There are two floors of spas at Spa World, a ‘Western’ spa and an ‘Eastern’ spa. One month women will be in the Western spa and men in the Eastern, and then the next month it changes. When I went there women were in the Western spa. I got my clothes off (and got a second armband with my locker key – my arm felt very loaded down). Then I went to the spa. The first room of the spa area contained a huge circular bath the size of a small swimming pool with huge statues of Greek gods at one side of it. There was a fountain shooting up out of the water and the walls of the room were modelled to look like some type of temple. The water was much too hot for me, so I moved on. I found myself in a small square with a clock in it (8.20am). In front of me was a cafĂ©. It was closed then because it was so close to closing time, but during the day it must sell drinks (which can be paid for with the wrist-straps). I assume people just sit about naked on the chairs (on their towels, I hope) and have a refreshing drink before continuing with their bathing. There were some other rooms leading off the square to various saunas and massage rooms (paid for with the wrist-strap) which were also closed.

I walked to the left and found a bath that was inside a fake cave. It was all dark in there, and there were very fake-looking paintings on the wall which were supposed to represent scenes viewable from various fake cave mouths. The rocks of the ‘cave’ were painted dark grey. The water in that spa contained honey and milk, which are supposed to be good for your skin. I walked in another direction and found a fake log sauna with ‘outside’ cold bath. The water was VERY cold. I wasn’t game enough to get in. Then I found a room full of roman baths. There were two little herb baths that smelled very nice. They were under little roofs held up by (I think) Ionian columns. I’m not very good at telling the different columns apart. There was another bath in the middle of the room with water that did something but I couldn’t read the sign so I don’t know what it did. The bath was surrounded by four statues that were made to look broken. Coming off that room were the mud baths, but they were closed.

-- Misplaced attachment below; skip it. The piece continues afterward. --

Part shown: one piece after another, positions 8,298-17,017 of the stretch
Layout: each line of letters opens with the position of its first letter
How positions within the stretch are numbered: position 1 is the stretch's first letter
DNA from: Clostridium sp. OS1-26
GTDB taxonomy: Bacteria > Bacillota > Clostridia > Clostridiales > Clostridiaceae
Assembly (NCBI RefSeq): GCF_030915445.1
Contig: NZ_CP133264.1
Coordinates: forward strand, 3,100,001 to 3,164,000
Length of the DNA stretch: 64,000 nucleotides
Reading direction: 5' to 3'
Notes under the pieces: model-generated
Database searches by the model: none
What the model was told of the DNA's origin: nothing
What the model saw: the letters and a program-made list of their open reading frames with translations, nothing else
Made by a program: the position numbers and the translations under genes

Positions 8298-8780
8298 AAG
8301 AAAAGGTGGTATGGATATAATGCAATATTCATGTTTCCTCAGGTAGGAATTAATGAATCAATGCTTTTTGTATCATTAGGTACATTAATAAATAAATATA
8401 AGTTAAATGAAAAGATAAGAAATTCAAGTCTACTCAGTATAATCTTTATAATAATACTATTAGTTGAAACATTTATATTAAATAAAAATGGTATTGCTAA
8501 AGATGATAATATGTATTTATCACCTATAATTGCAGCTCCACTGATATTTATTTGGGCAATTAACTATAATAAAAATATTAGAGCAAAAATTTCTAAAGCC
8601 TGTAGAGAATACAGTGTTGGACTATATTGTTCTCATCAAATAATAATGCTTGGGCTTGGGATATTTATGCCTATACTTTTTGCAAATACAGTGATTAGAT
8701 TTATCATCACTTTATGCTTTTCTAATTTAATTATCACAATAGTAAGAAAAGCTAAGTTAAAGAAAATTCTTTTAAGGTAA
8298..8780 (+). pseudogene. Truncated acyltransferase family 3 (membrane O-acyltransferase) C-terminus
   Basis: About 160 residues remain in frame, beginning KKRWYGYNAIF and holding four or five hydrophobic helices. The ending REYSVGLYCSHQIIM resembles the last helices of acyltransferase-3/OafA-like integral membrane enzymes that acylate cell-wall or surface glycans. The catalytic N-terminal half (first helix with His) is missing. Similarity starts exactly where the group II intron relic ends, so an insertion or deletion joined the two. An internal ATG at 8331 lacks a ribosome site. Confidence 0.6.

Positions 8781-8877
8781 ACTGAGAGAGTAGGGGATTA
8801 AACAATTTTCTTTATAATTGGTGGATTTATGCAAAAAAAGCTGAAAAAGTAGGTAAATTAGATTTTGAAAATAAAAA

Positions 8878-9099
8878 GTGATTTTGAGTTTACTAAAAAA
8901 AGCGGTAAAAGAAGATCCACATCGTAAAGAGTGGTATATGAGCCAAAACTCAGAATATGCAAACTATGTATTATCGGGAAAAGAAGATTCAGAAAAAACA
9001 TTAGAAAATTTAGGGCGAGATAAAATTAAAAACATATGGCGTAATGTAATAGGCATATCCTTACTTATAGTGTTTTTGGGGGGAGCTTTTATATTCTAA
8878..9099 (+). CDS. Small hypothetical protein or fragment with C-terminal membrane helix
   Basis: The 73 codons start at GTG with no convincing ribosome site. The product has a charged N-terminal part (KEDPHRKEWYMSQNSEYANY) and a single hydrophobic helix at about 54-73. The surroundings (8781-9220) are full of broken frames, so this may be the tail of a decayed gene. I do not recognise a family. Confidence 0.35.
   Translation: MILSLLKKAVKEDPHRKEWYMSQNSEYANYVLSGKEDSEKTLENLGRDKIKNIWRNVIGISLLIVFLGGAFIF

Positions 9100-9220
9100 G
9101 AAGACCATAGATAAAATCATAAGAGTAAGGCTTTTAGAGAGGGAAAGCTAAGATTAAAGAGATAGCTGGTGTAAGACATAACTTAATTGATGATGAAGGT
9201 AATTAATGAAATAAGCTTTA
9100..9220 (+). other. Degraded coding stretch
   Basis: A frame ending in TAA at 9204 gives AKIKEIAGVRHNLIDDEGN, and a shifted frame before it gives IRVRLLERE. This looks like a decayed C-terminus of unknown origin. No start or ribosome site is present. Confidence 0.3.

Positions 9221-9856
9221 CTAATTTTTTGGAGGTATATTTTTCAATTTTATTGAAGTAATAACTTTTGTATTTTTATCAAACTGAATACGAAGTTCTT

I found another room of baths. The room was called the Atlantis room. It was dark and bluish in there, with big screens on the wall playing aquatic videos accompanied by aquatic music. There were two baths; a fizzy bath with a little waterfall along one side and a detox bath that was also a fish tank. Yes, a fish tank. I don’t mean that there were fish in the bath. The bath was made of Perspex on all sides. Along one side there was a big wall-like fish tank with tropical fish in it. There was also a fish tank UNDER the bath. So one could sit in front of the wall fish tank and look forwards and see fish, and then look downwards and see fish, and feel like one was under the sea. And not drown. Quite nifty, actually, although I think it would be better if there were fish tanks on three sides of the bath, not just one. That would be cool.